At the conclusion of our classroom sessions, we dressed in our ECW (Extreme Cold Weather) clothing, gathered food, water, shelter, tools, first aid kits, etc. and boarded this huge vehicle and drove to the Instructor’s hut on the other side of the “mountain” near the Kiwi (New Zealand) station. The ice on which we were going to spend the night is actually part of the Ross Ice Shelf and as such never melts. It was beautiful, windless, clear, and warm (15 degrees F) day. I had been there for ice coring a couple of days before, so I knew it could be very unpleasant. We had some more classroom time, and then out to camp. Our camp was situated so that Mt. Erebus was breath-takingly beautiful, and majestic in appearance. During the next three hours we learned how to set up Scott tents (tall and yellow), build ice walls (cutting bricks of snow about in 2 foot all around cubes), construct Quinzees (snow caves, which can get very elaborate in decoration, and function), boil water for freeze-dried dinner, socialize and explore. For all of you that want to know,… pee does not freeze at the temperatures we were at, but it is still an unpleasant experience. Enough said on this matter.
The creation of ice walls, Quinzees, etc. were all tiring, but showed everyone how to survive in the harsh environment one might find oneself on the ice. More importantly, to harp on a point, it showed the necessity of working together for the greater good.
I slept snugly, and surprisingly well, and mercifully, unlike most of my group didn’t wake up to the need to go to the bathroom (get dressed for a cold, relatively distant trip…). The sun never set during the night. Rather, it traced a circle over us during the time we were on the ice. Morning broke to a colder day, and we congratulated each other for surviving the night, ate, packed up and then had more classroom sessions concerning how to use radios in the field and how to save someone lost in a white out. Finally, it was back to McMurdo for instruction about helicopter safety (decapitation is unpleasant), and caring for the environment (a very big concern here).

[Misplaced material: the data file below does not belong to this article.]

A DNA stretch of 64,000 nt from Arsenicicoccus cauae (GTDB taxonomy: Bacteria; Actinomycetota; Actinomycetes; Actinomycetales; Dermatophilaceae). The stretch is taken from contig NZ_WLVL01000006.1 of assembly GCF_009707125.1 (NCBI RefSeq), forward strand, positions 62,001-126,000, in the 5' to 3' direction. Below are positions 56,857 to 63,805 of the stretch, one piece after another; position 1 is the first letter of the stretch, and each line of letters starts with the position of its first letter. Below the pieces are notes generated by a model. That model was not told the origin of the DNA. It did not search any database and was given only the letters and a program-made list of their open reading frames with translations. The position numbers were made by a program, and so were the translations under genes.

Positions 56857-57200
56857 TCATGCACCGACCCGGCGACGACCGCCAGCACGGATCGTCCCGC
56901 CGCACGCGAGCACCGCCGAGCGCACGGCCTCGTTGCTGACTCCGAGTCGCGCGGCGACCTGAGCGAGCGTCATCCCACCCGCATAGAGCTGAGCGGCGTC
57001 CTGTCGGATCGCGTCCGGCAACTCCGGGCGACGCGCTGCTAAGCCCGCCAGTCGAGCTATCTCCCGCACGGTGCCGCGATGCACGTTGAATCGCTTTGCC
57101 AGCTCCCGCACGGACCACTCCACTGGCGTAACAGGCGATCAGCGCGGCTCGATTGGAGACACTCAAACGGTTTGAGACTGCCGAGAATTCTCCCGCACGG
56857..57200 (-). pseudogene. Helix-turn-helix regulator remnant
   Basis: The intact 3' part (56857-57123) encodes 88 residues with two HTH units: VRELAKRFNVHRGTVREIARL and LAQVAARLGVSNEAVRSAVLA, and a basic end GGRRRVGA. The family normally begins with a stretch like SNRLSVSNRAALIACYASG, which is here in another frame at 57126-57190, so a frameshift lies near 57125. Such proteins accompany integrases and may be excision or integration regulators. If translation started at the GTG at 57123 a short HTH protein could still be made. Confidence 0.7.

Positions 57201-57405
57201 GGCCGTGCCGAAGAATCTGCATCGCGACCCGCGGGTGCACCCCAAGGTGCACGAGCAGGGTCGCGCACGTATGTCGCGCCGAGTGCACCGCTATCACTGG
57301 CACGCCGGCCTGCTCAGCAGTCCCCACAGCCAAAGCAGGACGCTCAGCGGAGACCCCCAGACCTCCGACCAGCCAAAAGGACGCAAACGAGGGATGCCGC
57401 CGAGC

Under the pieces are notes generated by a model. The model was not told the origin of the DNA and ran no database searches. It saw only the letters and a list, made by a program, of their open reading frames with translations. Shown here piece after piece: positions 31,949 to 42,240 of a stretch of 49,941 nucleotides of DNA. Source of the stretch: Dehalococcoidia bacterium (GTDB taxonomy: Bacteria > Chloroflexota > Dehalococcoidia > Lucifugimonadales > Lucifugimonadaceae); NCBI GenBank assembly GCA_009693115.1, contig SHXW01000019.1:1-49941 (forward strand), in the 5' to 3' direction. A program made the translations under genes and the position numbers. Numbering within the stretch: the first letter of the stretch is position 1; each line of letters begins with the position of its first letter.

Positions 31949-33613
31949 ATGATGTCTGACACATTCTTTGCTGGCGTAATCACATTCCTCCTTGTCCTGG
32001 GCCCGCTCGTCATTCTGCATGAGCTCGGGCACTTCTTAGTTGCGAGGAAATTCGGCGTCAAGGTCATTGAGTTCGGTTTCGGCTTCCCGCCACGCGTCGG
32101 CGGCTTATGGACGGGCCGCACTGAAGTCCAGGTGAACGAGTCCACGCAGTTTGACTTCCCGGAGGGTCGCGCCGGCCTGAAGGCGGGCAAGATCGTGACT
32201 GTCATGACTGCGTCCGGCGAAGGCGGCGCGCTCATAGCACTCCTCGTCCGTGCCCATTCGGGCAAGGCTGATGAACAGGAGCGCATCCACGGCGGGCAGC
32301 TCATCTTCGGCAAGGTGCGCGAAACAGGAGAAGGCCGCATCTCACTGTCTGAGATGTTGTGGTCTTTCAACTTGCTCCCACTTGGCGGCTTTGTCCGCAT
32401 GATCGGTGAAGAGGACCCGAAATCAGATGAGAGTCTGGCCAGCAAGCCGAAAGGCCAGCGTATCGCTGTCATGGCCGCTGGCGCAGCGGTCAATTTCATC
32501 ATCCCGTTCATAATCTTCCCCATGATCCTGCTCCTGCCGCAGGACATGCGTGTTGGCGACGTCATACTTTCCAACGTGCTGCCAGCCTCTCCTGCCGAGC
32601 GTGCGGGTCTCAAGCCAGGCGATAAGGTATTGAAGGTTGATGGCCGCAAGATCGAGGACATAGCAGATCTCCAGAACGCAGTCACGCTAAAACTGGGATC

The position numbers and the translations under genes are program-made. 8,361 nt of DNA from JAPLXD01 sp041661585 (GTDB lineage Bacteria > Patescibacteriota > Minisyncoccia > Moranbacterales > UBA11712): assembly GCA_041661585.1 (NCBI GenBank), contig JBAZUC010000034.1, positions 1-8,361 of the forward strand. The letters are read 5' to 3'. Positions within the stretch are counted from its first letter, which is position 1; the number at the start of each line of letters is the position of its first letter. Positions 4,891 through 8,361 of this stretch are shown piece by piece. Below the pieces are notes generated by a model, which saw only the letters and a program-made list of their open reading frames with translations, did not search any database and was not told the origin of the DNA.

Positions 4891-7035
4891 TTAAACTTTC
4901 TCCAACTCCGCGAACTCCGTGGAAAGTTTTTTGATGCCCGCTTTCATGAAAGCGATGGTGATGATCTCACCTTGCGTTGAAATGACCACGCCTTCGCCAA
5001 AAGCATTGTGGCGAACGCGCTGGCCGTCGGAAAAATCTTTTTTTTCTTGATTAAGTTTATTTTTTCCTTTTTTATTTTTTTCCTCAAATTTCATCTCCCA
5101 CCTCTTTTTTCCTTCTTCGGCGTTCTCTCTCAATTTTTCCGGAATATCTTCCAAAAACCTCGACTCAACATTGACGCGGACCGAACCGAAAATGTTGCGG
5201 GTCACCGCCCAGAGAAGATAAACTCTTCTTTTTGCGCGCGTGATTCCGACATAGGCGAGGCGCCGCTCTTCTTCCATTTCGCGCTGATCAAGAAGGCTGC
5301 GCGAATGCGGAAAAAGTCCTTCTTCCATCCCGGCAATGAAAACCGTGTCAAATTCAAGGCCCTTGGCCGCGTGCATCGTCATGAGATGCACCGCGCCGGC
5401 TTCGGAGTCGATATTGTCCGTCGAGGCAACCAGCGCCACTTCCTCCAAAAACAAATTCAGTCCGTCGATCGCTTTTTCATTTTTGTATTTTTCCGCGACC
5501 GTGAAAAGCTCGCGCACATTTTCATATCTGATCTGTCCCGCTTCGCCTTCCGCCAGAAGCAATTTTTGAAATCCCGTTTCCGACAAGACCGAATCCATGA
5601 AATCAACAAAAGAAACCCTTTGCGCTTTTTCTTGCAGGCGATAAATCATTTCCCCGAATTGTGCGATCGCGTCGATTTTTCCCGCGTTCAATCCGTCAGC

Upon returning back to camp, Jim Crawford met me to tell me about a debriefing occurring at the plane after the test flight. The situation is much improved, and all the scientists seemed pleased with the results, and optimistic about the success of the mission. Each is very bright, and a good problem solver. Each uses their extensive education in multifaceted ways, and each will not accept failure as an option. Relentless, in a quiet way is how I would describe them. The first scheduled flight for data collection is Monday. The plane will be flying (approx. 150 mi/hr) up the face of a glacier testing for the needed data. The plane will be flying at about 100 feet above the surface of the glacier, and encounter winds of about 50 mi/hr. After the debriefing, the group broke up for dinner, with some eating in the smaller cafeteria near the plane, while others went up the hill to McMurdo proper (my option). I tried writing yesterday, but I couldn’t focus, and fairly early went to sleep.